Every now and then, one of the books in the New Testament annoys me so much I can’t even talk about it, and must move on. That was 1 Peter. Hopefully the sequel won’t suck as much.
The Second Epistle of Peter
The chapter opens with a florid, ostentatious greeting and introduction. This chapter exists to establish credibility for Peter and the church elders. He recounts that he and other disciples were there to hear the heavenly voice say “This is my son…” when Jesus was baptized. Was Simon Peter a disciple of Christ’s at that point in Jesus’s life? Because I don’t remember it that way. I thought that Jesus gathered Peter after being baptised and starting his ministry in full. Perhaps I am mistaken in that.
[toc hint=”table of contents” class=”toc-right” style=”width: 40%”]Or not. Re-reading this chapter, I see that Peter is describing two events. In the first is the baptism, and he is not claiming to have been present at that. The second event is when the disciples were with Jesus on the “holy mountain.” This is when the apostles heard the Voice of Heaven.
My god this chapter is brutal. It is a combination of fearmongering and smearing. It may be one of the meanest chapters in the whole New Testament! The fun starts immediately, the first sentence stating “there are false prophets and false teachers among you trying to use destructive heresies upon members of the church. These people are doomed for destruction. After all, God did not spare angels who sinned, but cast them into hell. He destroyed all humans living on the earth with the exception of Noah and family. God destroyed Sodom and Gomorrah, burning them down to the ground.
Now that fear of what the Lord will do to the false prophets is out of the way, it’s time to smear and slander the false prophets. They indulge in fleshly pleasures, slander glorious things, have parties in the light of day (huh?), commit adultery, seduce others away from the true teachings of the church. One imagines that the “true” teachings are those of Peter and not of others. The false prophets are dogs that return to eat their vomit, or pigs that are back to wallow in the mud.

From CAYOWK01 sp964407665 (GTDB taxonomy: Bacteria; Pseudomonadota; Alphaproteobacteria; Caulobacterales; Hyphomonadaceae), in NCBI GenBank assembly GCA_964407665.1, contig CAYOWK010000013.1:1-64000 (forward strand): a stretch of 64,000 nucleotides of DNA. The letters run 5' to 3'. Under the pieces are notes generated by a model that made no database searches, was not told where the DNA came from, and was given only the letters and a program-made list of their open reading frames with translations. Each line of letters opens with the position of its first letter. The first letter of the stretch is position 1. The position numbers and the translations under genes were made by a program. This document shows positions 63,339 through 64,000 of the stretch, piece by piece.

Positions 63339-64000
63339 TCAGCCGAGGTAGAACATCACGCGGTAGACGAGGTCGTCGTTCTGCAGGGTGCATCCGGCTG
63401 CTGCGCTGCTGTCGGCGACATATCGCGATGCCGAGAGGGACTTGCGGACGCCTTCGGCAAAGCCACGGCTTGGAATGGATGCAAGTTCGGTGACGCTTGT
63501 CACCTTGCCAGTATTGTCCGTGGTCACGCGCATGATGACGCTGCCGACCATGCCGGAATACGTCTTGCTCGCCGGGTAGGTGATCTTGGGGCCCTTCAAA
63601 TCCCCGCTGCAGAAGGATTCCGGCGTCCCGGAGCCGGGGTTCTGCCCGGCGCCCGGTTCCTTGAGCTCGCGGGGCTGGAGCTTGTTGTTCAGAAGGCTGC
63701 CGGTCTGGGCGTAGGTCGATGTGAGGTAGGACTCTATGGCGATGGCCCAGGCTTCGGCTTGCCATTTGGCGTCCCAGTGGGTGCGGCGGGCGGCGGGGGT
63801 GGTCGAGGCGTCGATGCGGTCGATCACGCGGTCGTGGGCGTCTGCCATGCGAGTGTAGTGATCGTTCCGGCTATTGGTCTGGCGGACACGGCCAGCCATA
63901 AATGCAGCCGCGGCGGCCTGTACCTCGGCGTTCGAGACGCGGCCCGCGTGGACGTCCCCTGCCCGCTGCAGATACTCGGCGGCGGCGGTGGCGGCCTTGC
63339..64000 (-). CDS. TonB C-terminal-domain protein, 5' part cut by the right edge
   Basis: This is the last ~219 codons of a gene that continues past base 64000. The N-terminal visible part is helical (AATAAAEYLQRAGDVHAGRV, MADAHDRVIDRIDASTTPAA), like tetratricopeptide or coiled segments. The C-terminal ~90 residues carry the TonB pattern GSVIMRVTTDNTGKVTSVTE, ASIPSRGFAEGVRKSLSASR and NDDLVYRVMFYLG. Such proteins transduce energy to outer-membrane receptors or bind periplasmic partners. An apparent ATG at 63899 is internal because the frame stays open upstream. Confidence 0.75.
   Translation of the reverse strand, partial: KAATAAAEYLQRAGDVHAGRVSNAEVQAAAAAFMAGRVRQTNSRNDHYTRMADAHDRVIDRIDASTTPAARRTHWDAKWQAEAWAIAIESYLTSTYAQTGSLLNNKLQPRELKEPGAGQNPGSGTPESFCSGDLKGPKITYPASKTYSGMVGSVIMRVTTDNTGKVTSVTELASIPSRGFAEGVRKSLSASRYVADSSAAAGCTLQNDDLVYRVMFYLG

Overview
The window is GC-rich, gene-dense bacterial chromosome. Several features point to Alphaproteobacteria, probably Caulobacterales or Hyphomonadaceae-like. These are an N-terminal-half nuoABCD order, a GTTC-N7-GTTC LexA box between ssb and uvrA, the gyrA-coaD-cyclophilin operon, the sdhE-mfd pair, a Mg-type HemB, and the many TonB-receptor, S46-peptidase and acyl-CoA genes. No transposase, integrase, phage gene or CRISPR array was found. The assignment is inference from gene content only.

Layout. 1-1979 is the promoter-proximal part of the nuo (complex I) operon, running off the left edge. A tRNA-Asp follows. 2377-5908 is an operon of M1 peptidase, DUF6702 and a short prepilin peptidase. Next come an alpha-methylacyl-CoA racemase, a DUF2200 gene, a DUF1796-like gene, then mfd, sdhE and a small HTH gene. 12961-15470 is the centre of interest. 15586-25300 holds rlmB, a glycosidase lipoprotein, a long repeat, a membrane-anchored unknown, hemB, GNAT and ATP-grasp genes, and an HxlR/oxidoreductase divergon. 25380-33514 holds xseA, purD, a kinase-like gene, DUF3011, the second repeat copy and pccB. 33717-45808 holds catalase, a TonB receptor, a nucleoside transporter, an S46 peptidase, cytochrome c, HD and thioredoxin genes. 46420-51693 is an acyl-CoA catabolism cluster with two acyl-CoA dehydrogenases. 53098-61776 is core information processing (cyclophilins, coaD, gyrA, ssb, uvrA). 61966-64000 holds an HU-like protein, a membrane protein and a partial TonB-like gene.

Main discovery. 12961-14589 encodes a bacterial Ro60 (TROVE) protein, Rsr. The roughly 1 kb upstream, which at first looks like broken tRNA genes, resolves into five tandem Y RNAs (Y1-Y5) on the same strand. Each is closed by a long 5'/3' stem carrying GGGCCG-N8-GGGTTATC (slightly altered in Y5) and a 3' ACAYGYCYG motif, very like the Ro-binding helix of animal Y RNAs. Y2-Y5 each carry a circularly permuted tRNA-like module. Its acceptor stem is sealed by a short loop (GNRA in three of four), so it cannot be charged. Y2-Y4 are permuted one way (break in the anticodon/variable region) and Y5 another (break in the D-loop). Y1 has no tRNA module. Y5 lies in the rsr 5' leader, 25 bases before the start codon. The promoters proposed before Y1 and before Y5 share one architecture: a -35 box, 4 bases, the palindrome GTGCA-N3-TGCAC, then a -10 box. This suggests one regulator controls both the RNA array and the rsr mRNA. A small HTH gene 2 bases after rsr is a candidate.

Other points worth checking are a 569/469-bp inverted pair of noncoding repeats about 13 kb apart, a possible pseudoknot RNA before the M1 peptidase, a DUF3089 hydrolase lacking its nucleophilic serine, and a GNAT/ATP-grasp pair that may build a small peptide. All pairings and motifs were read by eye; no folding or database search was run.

Dear lord, what caused that all-out attack?
So what crime was it that inspired the rant that was Chapter 2? What made Peter fly off the handle so completely? Interestingly enough, it is something that I brought up in my review of 1 Peter: the earth didn’t come to an end when the apostles said it would. The apostles had been saying “repent, for the end of the earth is nigh,” but the world kept stubbornly refusing to destroy itself, and Jesus kept stubbornly not returning. More and more people noticed this, and they started complaining about it. They started mocking the apostles, asking why nothing had changed. Peter tries to retcon an answer, saying that earth will be destroyed by fire, but God is waiting to do so to allow others time to repent of their sins.
Peter insists that the day of the lord will still come like a thief in the night. And that it will be soon. But soon to God is not necessarily soon to man. A single day and a thousands years are equivalent to God. He cannot be rushed. And Peter now has an easy answer to use when someone asks why Jesus hasn’t returned in the future.
That was… weird. This entire book is a response to the growing questions about the earth’s continued existence. It is like Peter believes he can re-write the previous gospels and letters with a single letter of his own. The contents of which is basically: “we were just joking when we said Jesus’s return was coming soon.” I assume that the critic’s arguments were starting to win people away from the church – or at least away from the church the apostles were establishing – at a steady enough rate that they couldn’t be ignored. Instead they were slandered and threatened with being burnt to a crisp and thrown into hell by God’s wrath.
Whatever way you slice it, Peter sounds defensive, and his arguments are almost desperate. It’s kind of sad, actually.
Up next: John’s up to bat
New installments of The New Testament In Review will be posted each Tuesday and Thursday. The new posts will always be on my blog, http://biffster.org. The entire series is accessible via http://biffster.org/ntir. If you are one of my Facebook friends, you can get an advance preview on my Facebook page. You can also follow me (@biffster) on Twitter to be alerted to new posts.
- One resurrection, two deaths and a thousand years – Revelations 20-22 (biffster.org)
- Peter Was Never The Rock Upon Which The Church Of The Bible Was Built (esoriano.wordpress.com)